Report on Monowai (New Zealand) — May 2002
Bulletin of the Global Volcanism Network, vol. 27, no. 5 (May 2002)
Managing Editor: Richard Wunderman
Monowai (New Zealand) Strong T-waves during May 2002 indicate explosive activity
Please cite this report as:
Global Volcanism Program, 2002. Report on Monowai (New Zealand). In: Wunderman, R (ed.), Bulletin of the Global Volcanism Network, 27:5. Smithsonian Institution. http://dx.doi.org/10.5479/si.GVP.BGVN200205-242050.
25.887°S, 177.188°W; summit elev. -132 m
All times are local (unless otherwise noted)
The last reported activity at Monowai occurred during June 1999 when a strong acoustic crisis was recorded (BGVN 24:06). During May 2002, strong T-waves coming from Monowai were detected by the French Polynesian Seismic Network. The signal began at 1522 on 24 May and suggested explosive activity. Several small events were detected during the next two hours. No further activity was recorded following the event.
General Reference. Davey, F.J., 1980, The Monowai Seamount: an active submarine volcanic centre on the Tonga-Kermadec Ridge (Note): New Zealand Journal of Geology and Geophysics, v. 23, p. 533-536.
Geologic Background. Monowai, also known as Orion seamount, rises to within 100 m of the sea surface about halfway between the Kermadec and Tonga island groups. The volcano lies at the southern end of the Tonga Ridge and is slightly offset from the Kermadec volcanoes. Small parasitic cones occur on the N and W flanks of the basaltic submarine volcano, which rises from a depth of about 1500 m and was named for one of the New Zealand Navy bathymetric survey ships that documented its morphology. A large 8.5 x 11 km wide submarine caldera with a depth of more than 1500 m lies to the NNE. Numerous eruptions from Monowai have been detected from submarine acoustic signals since it was first recognized as a volcano in 1977. A shoal that had been reported in 1944 may have been a pumice raft or water disturbance due to degassing. Surface observations have included water discoloration, vigorous gas bubbling, and areas of upwelling water, sometimes accompanied by rumbling noises.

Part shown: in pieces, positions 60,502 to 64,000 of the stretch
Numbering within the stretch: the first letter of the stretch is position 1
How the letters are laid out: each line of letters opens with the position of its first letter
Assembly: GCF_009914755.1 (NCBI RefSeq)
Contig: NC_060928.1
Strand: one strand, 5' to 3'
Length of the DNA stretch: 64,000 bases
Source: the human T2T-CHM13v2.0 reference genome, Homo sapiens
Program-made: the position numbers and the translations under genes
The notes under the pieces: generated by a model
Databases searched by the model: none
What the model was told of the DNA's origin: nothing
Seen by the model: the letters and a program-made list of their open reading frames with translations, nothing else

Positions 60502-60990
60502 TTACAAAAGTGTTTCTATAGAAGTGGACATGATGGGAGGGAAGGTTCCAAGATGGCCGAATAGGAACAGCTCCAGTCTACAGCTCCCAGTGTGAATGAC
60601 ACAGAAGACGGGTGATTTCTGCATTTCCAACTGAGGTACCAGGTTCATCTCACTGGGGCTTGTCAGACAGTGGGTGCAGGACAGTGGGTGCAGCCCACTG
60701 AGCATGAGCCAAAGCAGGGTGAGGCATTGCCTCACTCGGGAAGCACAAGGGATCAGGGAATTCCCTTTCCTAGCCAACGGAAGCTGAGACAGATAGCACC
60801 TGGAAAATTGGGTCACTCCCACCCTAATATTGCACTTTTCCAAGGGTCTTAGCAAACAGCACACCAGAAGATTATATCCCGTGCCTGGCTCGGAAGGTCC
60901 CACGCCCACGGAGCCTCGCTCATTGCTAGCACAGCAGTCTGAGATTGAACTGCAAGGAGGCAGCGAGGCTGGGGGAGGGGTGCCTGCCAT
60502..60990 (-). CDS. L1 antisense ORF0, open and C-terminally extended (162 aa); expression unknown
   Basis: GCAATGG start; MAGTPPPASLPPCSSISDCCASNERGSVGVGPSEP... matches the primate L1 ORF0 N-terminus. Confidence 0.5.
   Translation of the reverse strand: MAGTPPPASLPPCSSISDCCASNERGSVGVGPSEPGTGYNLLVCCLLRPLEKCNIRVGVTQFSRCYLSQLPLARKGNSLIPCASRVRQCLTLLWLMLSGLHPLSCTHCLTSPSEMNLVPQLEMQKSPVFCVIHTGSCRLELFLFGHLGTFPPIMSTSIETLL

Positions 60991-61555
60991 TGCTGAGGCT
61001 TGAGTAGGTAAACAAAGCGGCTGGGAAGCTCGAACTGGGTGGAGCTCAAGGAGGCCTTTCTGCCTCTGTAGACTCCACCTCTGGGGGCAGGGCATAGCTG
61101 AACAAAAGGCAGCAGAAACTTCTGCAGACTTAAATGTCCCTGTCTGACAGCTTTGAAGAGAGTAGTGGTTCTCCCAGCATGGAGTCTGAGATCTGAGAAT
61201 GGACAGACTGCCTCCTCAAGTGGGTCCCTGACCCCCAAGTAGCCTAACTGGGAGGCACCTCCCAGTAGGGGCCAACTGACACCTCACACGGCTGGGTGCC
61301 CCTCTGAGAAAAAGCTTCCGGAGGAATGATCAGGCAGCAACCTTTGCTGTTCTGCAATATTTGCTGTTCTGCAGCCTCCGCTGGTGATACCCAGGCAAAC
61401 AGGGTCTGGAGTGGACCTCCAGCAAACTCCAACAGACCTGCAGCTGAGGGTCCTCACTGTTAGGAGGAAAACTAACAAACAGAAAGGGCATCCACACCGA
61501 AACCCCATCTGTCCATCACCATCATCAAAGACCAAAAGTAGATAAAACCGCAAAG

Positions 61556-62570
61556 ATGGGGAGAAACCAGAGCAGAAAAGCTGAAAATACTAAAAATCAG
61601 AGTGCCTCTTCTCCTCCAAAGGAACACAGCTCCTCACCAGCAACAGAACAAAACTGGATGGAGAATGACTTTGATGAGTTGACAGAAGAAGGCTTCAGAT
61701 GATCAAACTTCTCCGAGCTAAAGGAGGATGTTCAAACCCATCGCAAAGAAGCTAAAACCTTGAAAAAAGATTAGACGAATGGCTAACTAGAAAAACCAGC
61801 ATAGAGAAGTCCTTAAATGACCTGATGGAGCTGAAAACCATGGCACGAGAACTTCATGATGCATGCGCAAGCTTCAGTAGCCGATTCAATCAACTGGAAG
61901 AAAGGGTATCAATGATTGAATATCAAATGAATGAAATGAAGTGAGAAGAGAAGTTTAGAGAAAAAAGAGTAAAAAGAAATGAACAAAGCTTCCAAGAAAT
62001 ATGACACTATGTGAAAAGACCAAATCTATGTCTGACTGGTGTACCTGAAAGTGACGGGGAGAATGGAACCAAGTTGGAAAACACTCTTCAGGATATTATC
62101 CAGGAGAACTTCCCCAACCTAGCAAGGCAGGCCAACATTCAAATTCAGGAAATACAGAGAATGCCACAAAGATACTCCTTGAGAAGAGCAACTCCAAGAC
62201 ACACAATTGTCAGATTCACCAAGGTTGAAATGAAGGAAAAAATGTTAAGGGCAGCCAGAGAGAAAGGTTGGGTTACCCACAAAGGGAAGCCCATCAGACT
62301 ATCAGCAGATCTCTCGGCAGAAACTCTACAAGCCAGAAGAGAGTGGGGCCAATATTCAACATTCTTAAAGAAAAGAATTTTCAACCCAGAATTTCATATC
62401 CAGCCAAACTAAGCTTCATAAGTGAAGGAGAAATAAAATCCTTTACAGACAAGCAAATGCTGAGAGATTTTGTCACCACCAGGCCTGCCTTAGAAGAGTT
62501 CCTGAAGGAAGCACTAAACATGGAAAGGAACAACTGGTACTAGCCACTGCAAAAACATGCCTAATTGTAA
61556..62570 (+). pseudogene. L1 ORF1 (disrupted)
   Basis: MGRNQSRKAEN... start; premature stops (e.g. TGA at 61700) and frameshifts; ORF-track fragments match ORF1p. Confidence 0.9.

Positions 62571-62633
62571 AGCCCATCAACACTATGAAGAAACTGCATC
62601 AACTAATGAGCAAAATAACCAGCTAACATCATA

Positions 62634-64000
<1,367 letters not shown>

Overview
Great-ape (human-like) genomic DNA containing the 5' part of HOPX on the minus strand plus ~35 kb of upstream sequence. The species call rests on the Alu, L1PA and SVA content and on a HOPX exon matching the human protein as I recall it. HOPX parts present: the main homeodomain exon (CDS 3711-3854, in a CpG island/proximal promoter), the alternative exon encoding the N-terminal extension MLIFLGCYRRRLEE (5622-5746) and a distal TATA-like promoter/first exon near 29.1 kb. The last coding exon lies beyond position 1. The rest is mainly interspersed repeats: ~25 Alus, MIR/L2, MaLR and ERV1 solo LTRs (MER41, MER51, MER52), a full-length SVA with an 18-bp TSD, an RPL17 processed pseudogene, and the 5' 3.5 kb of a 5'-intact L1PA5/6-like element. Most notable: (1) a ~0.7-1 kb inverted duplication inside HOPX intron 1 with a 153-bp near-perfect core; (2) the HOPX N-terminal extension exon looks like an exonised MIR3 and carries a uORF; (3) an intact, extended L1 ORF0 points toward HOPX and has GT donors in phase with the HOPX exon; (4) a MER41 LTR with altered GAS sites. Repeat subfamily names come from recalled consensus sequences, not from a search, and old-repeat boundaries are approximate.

Information Contacts: Dominique Reymond, Geophysical Laboratory, CEA/DASE, PO Box 640, Papeete, Tahiti, French Polynesia (Email: email@example.com).